Hello from the Vale of Glamorgan

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Hello from the Vale of Glamorgan


Post by MrBenn »

Like the other posts in this part of the forum I'm new here. Also like a lot of people I've gotten into model railways by inheriting some trains. It has literally just been inheriting the trains no track. I'm 42 now and my Grandad had a very basic model railway when I was about 8 or 9. I used to sit for hours playing with the trains he had. Making very crude scenery out of random bits of cardboard. If I was very well behaved I was allowed to play with his pride and joy. A Hornby Southern 903 (Charterhouse) I loved the look of this train and most of the time it sat on a shelf out of reach.
When my Grandad passed away it stayed on the shelf for about 20 years until my Gran passed away a couple of months ago. When one of my Uncles asked me if I wanted it. I leapt at the chance. I also inherited another train that belonged to another of my Uncles who passed away during the first UK lockdown. This is a Class 5 LMS train number 4657. Which I believe has a Ringfield engine and is about the same age as I am. Of the two the Charterhouse runs slightly better but not great. The connection from the tender to the train is a little hit and miss. The Class 5 (despite me stripping it down and oiling/greasing the bearings) screeches like a banshee. It sounds like the gears are slipping but they're not. It's coming from the motor. So any help with these two would be awesome.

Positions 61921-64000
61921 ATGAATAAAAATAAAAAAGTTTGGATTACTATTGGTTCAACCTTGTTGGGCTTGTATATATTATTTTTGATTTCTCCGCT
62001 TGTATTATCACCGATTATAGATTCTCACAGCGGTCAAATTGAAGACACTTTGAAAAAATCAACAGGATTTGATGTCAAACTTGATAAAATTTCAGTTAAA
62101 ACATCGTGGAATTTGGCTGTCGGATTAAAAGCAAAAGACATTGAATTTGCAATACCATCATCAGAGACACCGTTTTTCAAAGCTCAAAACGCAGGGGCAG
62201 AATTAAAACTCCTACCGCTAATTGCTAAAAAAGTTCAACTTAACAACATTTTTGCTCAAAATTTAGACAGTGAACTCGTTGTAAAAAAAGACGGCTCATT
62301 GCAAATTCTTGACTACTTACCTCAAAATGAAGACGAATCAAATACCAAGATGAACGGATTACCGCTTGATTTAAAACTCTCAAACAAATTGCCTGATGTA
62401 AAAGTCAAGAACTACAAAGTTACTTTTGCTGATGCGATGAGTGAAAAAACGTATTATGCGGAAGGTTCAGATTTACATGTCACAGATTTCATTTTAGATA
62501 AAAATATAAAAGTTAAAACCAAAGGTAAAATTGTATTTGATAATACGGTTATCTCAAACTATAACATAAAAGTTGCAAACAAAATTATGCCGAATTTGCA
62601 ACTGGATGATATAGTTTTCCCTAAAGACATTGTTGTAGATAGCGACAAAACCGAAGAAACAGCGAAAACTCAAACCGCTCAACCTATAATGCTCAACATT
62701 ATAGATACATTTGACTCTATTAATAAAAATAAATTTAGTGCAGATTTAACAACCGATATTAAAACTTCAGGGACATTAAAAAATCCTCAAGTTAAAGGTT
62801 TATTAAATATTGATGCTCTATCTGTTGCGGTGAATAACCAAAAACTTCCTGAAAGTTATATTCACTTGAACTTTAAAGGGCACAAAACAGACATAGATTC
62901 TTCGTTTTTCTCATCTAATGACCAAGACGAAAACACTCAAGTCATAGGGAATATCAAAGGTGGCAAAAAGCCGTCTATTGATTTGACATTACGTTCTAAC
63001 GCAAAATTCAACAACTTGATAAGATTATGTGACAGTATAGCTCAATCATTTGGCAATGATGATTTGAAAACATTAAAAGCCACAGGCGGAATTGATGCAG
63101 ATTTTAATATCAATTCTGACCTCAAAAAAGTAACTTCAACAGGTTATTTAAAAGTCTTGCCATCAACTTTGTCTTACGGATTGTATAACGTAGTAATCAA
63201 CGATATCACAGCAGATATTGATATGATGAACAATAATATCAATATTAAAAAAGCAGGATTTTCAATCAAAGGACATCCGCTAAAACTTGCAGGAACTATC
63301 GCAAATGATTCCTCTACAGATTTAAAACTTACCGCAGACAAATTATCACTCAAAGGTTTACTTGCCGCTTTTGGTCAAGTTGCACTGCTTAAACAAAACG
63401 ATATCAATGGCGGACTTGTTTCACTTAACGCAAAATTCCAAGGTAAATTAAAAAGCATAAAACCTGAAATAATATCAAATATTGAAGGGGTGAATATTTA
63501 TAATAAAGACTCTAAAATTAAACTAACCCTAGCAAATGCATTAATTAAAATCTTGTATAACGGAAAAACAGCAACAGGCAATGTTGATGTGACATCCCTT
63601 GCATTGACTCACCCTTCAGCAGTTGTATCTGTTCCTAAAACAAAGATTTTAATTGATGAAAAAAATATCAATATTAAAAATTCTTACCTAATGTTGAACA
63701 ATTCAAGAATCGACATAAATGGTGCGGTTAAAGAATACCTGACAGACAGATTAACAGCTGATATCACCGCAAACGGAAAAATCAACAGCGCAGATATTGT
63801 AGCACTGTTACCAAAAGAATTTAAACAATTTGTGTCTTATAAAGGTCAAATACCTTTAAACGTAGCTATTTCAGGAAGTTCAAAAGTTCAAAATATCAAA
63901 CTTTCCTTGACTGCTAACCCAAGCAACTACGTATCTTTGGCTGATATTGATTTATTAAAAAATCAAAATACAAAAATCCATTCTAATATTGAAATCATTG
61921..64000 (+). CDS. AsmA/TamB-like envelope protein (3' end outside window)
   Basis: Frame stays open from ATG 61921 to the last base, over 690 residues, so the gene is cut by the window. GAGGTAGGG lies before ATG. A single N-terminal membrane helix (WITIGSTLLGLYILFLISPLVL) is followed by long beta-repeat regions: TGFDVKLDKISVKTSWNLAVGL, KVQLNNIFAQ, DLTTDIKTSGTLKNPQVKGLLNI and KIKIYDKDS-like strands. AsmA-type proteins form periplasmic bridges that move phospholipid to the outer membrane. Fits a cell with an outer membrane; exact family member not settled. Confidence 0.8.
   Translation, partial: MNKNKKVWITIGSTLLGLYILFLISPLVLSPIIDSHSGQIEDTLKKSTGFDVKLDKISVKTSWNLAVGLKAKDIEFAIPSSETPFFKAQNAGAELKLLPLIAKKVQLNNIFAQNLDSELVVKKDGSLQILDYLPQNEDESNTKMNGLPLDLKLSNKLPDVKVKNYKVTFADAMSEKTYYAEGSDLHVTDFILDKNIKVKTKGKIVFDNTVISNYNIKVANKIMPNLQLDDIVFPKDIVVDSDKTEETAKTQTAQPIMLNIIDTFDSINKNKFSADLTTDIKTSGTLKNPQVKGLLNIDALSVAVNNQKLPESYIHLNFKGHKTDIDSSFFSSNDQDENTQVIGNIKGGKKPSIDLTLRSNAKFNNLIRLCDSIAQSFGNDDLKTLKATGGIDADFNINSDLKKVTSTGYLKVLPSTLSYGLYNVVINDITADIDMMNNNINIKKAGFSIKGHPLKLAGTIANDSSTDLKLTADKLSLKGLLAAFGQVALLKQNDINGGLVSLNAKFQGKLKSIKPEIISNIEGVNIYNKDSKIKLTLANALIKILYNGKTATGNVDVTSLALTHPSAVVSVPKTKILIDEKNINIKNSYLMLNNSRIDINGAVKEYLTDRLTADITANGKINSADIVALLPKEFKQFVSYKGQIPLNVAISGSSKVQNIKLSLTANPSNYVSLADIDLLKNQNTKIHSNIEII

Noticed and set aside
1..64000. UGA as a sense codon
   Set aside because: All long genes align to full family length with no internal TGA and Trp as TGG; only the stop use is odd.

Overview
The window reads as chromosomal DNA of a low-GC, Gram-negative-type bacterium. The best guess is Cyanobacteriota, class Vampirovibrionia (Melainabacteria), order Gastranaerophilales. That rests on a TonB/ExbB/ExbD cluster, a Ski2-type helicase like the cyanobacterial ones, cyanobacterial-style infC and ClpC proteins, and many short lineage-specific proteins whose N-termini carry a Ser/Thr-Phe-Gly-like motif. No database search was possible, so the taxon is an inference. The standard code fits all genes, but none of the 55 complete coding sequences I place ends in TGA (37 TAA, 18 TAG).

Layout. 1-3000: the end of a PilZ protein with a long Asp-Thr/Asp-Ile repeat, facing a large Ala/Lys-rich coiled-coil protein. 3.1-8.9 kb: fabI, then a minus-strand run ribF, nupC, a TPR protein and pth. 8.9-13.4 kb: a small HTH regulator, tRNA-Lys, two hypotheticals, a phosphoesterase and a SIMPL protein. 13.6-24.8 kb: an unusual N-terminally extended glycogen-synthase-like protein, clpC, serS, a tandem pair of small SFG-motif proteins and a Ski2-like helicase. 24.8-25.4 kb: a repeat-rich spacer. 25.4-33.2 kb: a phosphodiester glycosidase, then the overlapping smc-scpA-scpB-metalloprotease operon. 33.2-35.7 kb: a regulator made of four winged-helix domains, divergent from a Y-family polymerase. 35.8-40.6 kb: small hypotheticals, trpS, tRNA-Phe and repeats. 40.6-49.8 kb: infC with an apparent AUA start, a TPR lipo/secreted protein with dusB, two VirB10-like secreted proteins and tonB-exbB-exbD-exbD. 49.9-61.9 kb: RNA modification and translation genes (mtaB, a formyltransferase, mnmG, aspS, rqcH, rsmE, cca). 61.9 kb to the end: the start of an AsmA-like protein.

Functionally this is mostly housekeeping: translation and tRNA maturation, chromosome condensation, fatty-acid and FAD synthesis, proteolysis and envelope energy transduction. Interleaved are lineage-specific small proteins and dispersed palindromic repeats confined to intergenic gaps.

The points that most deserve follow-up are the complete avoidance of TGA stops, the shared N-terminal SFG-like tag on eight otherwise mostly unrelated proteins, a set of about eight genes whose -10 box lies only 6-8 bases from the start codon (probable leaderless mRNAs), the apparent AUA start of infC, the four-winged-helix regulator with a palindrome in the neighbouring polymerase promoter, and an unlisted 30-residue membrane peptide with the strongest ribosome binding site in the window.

Anyway I ended up getting the Western Pullman set from someone at work and have a small layout. But I really would like to build a proper layout for me and my 8 year old son to play on. I've looked at all sorts of track and have a layout in mind. But would like to know where the best (and cheapest) place to get track from is. Peco seems to be cheaper than Hornby. But Bachman seems to be even cheaper again. I've been told to avoid eBay for track as it can be a bit difficult to get good track. Especially points which seem to be quite expensive.

I've attached a picture of the layout I had in mind. It's based on the 1997 Hornby catalogue layout.
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Re: Hello from the Vale of Glamorgan


Post by dtb »

Hi VoG, welcome to MRF, loads of help here having some of the best people for help.

I came back to model railways also at the age of 42 when my son was born, though I am a older now and my layout is still not finished, prepare yourself for the long game :D

All my loco's are loco driven and my layout is fully DCC. so with regards to the ringfield motors, I see you are happy spending time to fix the issues and I suggest you look on youtube for help. Search 00Bill, no don't bother, there is a link below as he has stripped plenty of ringfield and got them working perfectly.
https://www.youtube.com/channel/UCollzr ... LJQ/videos

Good luck, keep us updated and enjoy your stay here.
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Re: Hello from the Vale of Glamorgan


Post by RogerB »